Henry silently started the engine and U-turned down the abandoned street, heading back home.
True to Henry's words, about five minutes later the truck drove back under the hidden storm clouds and into a steady rain.
Henry sighed and flicked on the windshield wipers, frowning at the streak of rain they missed on the lower half of the glass. He sat a little straighter to see over it, making a mental note to buy a new set of wipers the next time he was at the store.
Daring a quick glance, Henry looked away from the road and over at Shawn, who was slouching against the door, absentmindedly running his thumb under the seatbelt across his shoulder as he stared out the dark window. Something was obviously on his mind.
Henry looked back at the road, feeling the urge to say something to his son, though he wasn't quite sure how.
The driving rain intensified, thudding against the roof of the truck and creating a squeak with each frantic pass of the wipers. Henry slowly applied the brake as he lost sight of the road up ahead in the rain.
"What?" Shawn looked over at Henry.
"You always drag Gus along on a case. Isn't that the reason you were at some random town forty miles away at one in the morning? If you were playing psychic and trying to track down a suspect without letting anyone else know where-"
"I'm not on a case, Dad." Shawn cut off the usual scolding of being irresponsible and reckless. At the corner of his eye, he saw Henry furrow his brow and glance toward him.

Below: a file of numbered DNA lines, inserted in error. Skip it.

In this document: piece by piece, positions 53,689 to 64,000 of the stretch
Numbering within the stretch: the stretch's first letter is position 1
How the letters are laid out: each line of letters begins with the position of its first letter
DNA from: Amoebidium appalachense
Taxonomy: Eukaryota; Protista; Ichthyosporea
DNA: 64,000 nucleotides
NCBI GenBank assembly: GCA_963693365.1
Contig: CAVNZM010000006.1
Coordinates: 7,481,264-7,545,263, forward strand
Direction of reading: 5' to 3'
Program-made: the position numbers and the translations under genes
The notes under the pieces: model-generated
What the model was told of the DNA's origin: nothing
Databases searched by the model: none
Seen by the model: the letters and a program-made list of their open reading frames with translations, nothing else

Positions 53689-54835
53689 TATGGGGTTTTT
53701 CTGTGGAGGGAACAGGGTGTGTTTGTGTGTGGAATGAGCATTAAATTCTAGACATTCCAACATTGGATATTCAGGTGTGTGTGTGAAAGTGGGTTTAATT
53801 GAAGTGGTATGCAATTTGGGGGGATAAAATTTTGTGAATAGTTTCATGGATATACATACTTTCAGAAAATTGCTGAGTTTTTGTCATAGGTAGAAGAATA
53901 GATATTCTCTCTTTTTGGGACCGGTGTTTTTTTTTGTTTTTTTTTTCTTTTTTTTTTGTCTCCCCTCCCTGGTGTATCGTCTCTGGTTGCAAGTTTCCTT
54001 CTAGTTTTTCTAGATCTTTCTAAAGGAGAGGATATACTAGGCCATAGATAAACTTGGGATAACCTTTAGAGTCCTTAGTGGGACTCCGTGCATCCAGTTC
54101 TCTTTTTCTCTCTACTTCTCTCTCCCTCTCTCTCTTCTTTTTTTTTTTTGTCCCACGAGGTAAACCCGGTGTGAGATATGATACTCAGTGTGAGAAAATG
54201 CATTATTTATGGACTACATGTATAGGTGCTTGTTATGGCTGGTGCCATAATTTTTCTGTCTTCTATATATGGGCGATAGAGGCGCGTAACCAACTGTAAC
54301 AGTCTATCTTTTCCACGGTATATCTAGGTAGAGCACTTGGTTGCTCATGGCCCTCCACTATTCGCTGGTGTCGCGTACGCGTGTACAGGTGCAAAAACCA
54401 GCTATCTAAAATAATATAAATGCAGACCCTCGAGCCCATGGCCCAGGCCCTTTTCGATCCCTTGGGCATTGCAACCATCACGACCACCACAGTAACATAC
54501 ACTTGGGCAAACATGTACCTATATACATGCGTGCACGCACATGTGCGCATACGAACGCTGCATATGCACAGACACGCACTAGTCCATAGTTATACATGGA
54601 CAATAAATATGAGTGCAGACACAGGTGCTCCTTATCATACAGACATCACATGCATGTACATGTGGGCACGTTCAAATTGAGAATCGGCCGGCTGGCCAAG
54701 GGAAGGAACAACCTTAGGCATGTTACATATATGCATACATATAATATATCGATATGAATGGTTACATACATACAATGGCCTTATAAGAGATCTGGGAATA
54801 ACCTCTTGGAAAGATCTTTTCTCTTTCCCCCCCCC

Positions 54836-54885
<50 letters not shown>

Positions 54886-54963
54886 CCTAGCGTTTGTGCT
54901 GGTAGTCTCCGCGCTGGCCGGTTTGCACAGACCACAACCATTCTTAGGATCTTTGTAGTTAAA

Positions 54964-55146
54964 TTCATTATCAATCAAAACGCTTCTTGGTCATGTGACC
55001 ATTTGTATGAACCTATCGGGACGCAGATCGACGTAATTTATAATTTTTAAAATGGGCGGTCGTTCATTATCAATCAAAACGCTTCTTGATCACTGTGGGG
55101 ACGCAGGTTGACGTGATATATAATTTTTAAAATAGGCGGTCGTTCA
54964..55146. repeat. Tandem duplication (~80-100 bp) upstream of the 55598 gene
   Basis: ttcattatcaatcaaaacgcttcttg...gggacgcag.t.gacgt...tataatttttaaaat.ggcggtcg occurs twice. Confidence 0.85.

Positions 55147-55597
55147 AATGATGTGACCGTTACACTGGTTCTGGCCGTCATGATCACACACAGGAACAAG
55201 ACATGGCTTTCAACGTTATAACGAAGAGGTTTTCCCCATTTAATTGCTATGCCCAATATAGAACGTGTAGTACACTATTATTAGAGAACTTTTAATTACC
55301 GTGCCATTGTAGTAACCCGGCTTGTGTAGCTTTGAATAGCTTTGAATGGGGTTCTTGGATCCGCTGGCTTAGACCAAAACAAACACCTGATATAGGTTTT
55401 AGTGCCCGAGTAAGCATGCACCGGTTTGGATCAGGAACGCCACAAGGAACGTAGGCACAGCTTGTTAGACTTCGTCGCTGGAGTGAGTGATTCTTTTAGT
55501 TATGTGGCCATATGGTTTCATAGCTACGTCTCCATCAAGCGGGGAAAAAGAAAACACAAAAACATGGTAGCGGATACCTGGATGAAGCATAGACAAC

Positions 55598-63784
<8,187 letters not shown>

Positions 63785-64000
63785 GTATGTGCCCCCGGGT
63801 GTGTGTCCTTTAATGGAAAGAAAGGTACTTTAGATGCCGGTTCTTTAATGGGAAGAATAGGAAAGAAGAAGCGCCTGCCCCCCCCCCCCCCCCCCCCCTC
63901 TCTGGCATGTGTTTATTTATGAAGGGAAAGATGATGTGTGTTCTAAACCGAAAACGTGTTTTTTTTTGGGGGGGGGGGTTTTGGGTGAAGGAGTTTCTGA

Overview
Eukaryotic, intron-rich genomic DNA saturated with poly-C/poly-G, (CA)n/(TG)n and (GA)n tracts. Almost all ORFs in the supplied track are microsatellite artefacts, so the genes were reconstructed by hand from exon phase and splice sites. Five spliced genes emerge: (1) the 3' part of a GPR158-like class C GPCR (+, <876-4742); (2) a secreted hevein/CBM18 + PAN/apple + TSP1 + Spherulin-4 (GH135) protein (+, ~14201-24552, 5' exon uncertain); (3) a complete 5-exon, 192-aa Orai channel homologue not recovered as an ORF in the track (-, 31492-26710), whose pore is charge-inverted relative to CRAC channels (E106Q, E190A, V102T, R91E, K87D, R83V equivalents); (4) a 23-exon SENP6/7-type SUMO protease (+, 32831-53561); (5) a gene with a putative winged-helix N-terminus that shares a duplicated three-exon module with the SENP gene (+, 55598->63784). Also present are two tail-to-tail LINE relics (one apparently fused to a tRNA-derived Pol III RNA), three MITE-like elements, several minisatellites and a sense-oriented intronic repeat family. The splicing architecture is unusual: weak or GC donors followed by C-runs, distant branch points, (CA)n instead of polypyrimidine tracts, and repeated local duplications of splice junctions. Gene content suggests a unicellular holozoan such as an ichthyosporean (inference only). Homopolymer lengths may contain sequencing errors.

"Then what in the world were you doing out here?"
"Everybody takes midnight walks on the beach; this is my version. Can't I enjoy a good moonlit ride near the beach?"
"Not when there's no beach nearby or enough gas in that death machine of yours."
"Don't hate on the bike."
"I have a right when it quits on you in the middle of nowhere."
"The gas meter was broken."
"Then you should have taken care of it."
"Don't hate on me either."
"I'm not; I'm simply—"
"Telling me what to do like when I was nine?"
"Shawn, don't start."
"You said that a lot when I was nine, too."
Henry sighed, shooting a look over at Shawn, who continued to stare out his window. "Shawn, I could have ignored your phone call and let Gus handle it, or even call Lassiter on you, or, heaven forbid, let you figure it out for yourself. But I didn't. As usual, I came to your rescue and drove all the way out here and I believe I have earned the right to know why I had to do so in the first place."
"Didn't you always tell me not to distract you while you were driving in the rain?" Shawn countered.
"Shawn, you're really starting to tick me off."
"Welcome to my side of the universe."
Henry rolled his eyes. "You know I can pull over and kick you out in the rain at any time."
"Yeah, but you won't." Shawn spoke without hesitation. "Your signature on my birth certificate binds you to protect me."
"Why are you being such a crab?"
"Gee, I don't know, Dad. Let's look at the options here," Shawn retorted, shifting in his seat to face straight ahead. "Could it be, A, it's past my bedtime and I didn't have my soothing glass of milk with Mrs. Guster's delicious dozen of chocolate chip cookies that she thinks she sends to Gus every week; B, crabs happen to be my favorite animal, food, and/or negative emotion; or three…"